Squid beak variation (and stuff)

Steve O'Shea

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This rather poor scan (something in prep) is of the upper and lower beaks of Pholidoteuthis boschmai . The upper illustrations are from a female (lower beak, left; upper beak, right), and the lower illustrations from the male (lower beak, left; upper beak, right).

Pholidoteuthis is generally thought to be quite a rare squid (although some 30+ mature specimens exist in the collections - probably more than anywhere else). Two 'forms' have been referred to in the literature - long and short rostrum. In redescribing this species (in prep - some major changes to be made) we determined the 'long rostrum' form was simply the male, and the 'short rostrum' form the female.

I've included these pics, and will include pics of others shortly, to emphasise that there's a lot of variation in beak shape within a species, between sexes, and sometimes ontogenetically. In other words, identifying beaks, often partially digested, from stomach contents isn't exactly an 'exact science', and we still know very little of the biology and morphometric/anatomical variation of these deep-sea squid species.

What is REALLY interesting is that almost every beak recovered from the stomachs of these sperm whales to date has been male (long rostrum form). Bizarre!

Pholidoteuthis is one of a very few species of squid that is almost exclusively found on seamount/deep-sea reef habitat in New Zealand waters. Interesting ay what! (Are the whales eating on seamounts/reef?)

 

Steve O'Shea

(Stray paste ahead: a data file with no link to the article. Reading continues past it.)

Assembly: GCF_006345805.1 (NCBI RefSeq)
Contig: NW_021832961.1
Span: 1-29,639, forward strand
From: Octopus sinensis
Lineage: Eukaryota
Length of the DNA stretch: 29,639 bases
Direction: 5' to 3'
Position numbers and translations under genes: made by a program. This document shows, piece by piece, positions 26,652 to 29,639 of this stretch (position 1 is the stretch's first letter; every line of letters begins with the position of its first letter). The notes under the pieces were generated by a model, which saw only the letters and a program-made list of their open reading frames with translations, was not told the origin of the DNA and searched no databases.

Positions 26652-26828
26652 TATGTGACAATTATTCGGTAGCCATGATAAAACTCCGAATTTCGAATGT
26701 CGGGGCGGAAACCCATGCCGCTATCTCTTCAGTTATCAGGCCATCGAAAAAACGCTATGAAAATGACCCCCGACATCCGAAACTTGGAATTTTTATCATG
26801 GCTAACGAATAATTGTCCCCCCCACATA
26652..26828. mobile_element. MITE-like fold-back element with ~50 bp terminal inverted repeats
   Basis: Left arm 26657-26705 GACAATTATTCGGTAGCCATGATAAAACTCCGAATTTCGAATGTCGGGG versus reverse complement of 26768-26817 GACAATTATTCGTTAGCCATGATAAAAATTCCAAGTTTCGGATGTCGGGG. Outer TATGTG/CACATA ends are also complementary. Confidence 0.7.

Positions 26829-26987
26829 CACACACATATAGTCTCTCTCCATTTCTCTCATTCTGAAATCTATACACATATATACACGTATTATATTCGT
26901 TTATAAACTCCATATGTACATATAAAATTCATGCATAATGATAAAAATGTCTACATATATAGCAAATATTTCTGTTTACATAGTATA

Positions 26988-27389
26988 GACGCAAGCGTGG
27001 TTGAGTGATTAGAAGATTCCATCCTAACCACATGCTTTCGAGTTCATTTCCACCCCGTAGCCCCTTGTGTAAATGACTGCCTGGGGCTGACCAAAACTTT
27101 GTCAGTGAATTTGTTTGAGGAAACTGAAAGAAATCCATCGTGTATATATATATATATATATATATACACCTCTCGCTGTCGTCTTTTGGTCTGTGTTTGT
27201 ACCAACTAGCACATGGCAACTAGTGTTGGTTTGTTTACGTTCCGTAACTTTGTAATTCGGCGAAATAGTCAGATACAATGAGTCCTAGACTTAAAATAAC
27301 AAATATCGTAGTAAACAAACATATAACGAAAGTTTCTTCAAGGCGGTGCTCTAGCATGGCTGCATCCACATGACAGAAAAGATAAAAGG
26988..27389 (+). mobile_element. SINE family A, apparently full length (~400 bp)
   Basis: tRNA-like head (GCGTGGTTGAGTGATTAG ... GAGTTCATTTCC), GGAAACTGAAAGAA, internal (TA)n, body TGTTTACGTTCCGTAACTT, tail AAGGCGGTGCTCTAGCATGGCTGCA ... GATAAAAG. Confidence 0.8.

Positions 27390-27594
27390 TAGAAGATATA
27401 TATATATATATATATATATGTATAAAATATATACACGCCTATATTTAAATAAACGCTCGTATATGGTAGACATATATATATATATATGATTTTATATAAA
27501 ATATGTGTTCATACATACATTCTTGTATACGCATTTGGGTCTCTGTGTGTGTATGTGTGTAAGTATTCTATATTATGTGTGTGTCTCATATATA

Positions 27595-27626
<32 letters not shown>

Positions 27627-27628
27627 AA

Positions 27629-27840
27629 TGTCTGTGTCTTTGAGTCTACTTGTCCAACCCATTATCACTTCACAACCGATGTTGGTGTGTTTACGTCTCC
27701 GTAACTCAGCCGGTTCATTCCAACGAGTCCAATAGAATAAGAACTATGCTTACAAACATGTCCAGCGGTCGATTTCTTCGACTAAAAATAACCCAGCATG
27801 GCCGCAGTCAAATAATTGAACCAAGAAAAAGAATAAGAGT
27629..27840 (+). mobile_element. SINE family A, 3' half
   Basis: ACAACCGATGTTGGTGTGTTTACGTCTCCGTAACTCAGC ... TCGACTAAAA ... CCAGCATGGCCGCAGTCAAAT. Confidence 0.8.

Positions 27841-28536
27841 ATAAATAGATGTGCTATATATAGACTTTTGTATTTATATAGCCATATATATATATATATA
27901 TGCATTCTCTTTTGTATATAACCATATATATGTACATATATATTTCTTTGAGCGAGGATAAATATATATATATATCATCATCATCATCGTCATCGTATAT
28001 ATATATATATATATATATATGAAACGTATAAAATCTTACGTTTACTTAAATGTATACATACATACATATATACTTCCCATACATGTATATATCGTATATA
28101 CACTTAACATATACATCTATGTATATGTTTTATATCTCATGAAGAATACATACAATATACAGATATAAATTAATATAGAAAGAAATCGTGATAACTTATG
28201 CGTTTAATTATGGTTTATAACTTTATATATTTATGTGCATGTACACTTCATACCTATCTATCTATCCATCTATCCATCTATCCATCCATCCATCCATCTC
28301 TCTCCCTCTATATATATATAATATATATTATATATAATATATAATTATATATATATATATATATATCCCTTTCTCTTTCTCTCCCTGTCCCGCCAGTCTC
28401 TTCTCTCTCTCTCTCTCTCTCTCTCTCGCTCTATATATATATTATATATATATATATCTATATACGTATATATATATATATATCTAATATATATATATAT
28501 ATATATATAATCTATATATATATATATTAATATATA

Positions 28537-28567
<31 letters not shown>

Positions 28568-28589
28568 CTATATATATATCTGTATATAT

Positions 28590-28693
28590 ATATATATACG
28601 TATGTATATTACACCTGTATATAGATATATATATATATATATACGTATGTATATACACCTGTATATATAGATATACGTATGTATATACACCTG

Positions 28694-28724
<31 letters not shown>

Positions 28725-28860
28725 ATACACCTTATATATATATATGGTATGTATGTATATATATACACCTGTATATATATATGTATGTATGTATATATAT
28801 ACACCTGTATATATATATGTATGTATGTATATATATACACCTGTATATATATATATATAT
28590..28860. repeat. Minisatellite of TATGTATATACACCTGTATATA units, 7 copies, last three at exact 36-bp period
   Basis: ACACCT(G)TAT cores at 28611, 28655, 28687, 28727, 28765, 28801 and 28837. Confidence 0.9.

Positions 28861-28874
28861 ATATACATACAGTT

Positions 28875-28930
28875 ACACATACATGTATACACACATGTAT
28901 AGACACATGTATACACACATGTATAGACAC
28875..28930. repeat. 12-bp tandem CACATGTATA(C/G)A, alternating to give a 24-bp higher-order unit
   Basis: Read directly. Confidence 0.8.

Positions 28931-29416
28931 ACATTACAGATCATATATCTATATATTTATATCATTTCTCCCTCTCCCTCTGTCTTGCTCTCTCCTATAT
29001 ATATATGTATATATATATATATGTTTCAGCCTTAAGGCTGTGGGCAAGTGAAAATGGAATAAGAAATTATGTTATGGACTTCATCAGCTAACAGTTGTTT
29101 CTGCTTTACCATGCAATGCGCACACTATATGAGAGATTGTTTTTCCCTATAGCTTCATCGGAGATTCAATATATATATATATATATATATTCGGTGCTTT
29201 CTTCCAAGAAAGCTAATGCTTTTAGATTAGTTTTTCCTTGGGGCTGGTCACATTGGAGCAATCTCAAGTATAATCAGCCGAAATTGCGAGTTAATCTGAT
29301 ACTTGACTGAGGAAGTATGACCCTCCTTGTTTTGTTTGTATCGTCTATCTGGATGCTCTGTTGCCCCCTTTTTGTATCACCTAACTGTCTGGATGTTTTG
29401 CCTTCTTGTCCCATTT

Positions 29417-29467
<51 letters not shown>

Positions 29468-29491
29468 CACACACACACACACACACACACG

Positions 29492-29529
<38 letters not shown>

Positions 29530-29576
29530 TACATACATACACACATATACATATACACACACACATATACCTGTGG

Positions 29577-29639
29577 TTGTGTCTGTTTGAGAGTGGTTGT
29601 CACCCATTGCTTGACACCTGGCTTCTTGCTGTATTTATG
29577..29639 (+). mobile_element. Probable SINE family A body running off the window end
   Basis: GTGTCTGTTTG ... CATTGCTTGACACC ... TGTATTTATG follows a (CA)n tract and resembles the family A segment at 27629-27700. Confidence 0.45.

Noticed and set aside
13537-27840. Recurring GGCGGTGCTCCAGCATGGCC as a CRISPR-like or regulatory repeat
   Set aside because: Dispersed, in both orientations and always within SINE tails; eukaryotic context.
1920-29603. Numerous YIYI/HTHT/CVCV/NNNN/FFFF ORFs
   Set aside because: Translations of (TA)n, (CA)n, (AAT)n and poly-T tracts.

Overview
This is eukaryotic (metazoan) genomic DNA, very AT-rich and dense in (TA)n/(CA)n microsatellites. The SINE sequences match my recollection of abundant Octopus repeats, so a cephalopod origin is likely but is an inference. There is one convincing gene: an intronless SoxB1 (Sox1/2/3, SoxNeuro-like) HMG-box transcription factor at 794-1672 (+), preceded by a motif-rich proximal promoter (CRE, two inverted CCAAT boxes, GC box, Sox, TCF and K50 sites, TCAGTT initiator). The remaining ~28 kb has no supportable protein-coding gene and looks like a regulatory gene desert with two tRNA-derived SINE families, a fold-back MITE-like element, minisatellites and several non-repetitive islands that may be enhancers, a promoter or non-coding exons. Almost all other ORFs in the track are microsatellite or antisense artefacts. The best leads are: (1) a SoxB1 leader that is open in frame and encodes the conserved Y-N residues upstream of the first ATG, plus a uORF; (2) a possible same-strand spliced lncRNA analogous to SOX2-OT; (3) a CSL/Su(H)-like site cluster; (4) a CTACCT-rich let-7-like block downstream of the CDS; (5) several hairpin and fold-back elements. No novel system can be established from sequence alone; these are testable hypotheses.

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And these two figures of Lepidoteuthis grimaldii (upper block of three figures), showing ontogenetic variation in darkening of both upper and lower beaks.



The lower block is of Octopoteuthis spp. There's not much in this!! (Although you do look at a few other character states that I've not illustrated - but even then I'm pulling my hair out!)



I might add that the relationship between Lepidoteuthis and Octopoteuthis is probably a lot closer than has earlier been recognised, following our description last year of hooks in the male of Lepidoteuthis (and these two genera both have 8 arms as adults, and dermal scuplture of one sort or another).

The upper three figures are of the hook in the male of Lepidoteuthis; the lower images of a variety of considerably smaller species of Octopoteuthis. The hooks of Octopoteuthis sp. 'giant' (n.sp.) [another manuscript in prep] are quite sensational.

 

WhiteKiboko

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If there's variation in beak design, how can you be sure that a beak is from a certain species and not a close relative?